Tuesday, May 10, 2016

American Gigolo

Year 8, Day 131 - 5/10/16 - Movie #2,331

BEFORE: Things have been very British around here for the last few days, (India counts as it was once a British colony...) so let's get back to something "American".  All those British actors yesterday, and none of them are in other films on my list - even the Judi Dench link was sort of a dead end.  So I'm following the Richard Gere thread - he carries over from "The Second Best Exotic Marigold Hotel".  This is one of those films that "everyone" has seen, only I'm not sure that I have.  I can't tell you a thing about the plot, that's usually a sign that I'm dealing with a classic that I never got around to watching. 

This is where I have to be careful - a week or two ago, I accidentally added "Blow Out" to the watchlist, to go with another Travolta film, and I forgot that I watched it back in, like, 2010.  I can't let that happen again - fortunately I've got the IMDB app on my phone, and as I was scrolling through the list of movies I've watched, I saw "Blow Out" marked with a green checkmark, which meant that it was also on my watchlist.  Oopsie.  Aside from that, and almost reviewing the De Niro film "The Score" a second time, I haven't had too many problems keeping track, but I don't want to slack off now.

THE PLOT:  A Los Angeles male escort, who mostly caters to an older female clientèle, is accused of a murder which he did not commit.

AFTER: From one of Richard Gere's most recent films, I'm looping all the way back to what was essentially his first starring role, and this seems like it's also one of those films that everyone claims to have seen, but maybe only for the sexy scenes.  You never hear anyone talk about the murder charge - did most people lose interest after the sexy bits and the Armani fashion show?  

If you stick with the film, Gere's character is a person of interest in a murder case, a woman he slept with while her husband watched - which means this might have been the first mainstream film to show some kinky fetish stuff.  And his trouble is compounded because the client that he was with on the night in question won't give him an alibi - naturally, because that woman won't admit that she uses his services.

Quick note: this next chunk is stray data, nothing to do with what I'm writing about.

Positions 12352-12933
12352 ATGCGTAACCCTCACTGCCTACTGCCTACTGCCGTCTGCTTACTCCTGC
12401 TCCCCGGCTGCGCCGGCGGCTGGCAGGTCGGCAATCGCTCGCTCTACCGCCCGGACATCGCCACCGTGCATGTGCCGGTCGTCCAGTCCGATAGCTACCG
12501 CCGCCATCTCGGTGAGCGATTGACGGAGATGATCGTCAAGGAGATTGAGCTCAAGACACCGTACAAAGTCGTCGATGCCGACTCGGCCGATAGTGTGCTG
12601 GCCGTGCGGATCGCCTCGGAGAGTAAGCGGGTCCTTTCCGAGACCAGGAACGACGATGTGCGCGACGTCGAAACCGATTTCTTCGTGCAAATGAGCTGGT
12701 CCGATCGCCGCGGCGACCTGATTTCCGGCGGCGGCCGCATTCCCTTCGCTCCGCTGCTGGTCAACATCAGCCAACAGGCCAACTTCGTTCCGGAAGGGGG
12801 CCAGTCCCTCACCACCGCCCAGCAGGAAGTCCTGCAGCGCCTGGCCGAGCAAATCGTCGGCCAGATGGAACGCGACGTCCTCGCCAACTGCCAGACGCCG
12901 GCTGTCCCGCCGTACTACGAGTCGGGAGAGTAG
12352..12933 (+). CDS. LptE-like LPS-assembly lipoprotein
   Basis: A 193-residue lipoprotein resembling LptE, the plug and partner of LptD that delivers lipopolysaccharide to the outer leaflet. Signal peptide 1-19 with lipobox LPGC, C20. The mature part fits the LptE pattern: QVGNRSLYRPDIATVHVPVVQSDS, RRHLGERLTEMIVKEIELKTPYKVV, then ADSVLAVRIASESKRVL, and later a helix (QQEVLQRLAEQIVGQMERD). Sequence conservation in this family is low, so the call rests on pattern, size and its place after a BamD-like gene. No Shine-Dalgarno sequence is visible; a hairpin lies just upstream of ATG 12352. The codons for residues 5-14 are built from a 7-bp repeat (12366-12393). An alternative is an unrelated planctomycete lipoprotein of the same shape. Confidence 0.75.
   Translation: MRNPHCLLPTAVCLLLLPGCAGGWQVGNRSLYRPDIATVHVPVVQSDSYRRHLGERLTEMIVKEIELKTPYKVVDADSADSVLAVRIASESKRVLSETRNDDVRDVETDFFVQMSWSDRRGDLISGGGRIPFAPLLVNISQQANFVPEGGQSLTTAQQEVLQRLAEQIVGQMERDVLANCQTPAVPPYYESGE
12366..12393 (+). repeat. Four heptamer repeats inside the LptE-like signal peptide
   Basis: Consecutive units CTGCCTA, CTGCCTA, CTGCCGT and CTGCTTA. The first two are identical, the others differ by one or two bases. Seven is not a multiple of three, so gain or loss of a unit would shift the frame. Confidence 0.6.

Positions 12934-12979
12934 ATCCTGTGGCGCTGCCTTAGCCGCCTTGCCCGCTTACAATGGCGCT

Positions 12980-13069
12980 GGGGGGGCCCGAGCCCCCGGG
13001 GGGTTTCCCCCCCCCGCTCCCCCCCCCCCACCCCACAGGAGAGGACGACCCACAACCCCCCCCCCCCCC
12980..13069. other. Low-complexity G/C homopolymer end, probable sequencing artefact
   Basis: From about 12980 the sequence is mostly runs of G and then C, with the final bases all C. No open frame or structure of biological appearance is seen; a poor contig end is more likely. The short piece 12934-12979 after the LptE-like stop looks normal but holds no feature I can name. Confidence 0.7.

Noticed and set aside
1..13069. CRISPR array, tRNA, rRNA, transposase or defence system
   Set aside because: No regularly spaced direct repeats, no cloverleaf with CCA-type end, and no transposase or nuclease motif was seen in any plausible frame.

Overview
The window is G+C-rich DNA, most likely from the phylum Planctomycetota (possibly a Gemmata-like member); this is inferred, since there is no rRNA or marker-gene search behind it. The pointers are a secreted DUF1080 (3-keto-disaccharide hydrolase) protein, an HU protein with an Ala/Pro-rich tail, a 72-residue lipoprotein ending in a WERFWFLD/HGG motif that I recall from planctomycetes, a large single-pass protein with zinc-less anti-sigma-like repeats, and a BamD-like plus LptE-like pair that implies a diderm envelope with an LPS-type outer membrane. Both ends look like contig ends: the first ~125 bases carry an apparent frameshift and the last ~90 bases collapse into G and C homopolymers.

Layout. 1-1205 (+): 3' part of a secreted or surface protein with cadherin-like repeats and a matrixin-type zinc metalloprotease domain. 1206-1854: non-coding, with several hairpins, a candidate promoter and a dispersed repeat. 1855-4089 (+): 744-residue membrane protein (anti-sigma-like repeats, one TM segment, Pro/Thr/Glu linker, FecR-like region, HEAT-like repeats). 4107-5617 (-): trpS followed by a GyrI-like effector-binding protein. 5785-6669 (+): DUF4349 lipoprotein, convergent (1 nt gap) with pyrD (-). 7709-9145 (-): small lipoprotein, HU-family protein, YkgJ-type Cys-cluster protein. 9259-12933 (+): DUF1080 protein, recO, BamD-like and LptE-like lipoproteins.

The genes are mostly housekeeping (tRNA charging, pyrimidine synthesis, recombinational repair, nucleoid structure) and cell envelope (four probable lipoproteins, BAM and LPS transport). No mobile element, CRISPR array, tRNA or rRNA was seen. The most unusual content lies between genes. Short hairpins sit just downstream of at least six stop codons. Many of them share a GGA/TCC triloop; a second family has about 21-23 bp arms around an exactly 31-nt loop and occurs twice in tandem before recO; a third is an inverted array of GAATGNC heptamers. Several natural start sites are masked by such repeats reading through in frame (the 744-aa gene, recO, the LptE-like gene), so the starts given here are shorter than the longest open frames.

And even though it might have been groundbreaking in its portrayal of male prostitution, there are parts that just haven't aged well - I realize that 1980 was a different era, but a character saying he "won't do fag stuff" is now pretty cringe-worthy.  And when he's out with an older lady in public, and she's seen by a family friend, Gere's character launches into an over-the-top impression of a gay interior decorator, just to give her the impression nothing untoward is going on.  Wait, so you won't do "fag stuff", but you'll pretend to be flamingly gay just for a client's convenience?  Seems like a strange double standard.

And why is the husband not automatically the prime suspect when a wife is killed?  Didn't these cops ever watch one episode of "Law & Order"?  And why isn't Gere's character comfortable admitting that he had sex with the woman, and that the husband's a sick freak?  If he could just bring himself to say, "The guy wanted to see me smack her around..." wouldn't that go a long way toward clarifying the situation?  There are just a lot of loose threads here on the investigative front.

Bottom line, this film has not aged all that well.  There was ONE murder, and we don't even get to see it happen?  And no high-speed car chase, no run for the border to escape the cops?  Put this up against more modern crime films, and it almost seems like someone just wasn't trying that hard.

Also starring Lauren Hutton (last seen in "Little Fauss and Big Halsy"), Hector Elizondo (last heard in "The Book of Life"), Bill Duke (last seen in "Bird on a Wire"), Carole Cook, K Callan, Brian Davies, Nina van Pallandt (last seen in "The Long Goodbye"), Tom Stewart, Patricia Carr. 

RATING: 4 out of 10 language tapes

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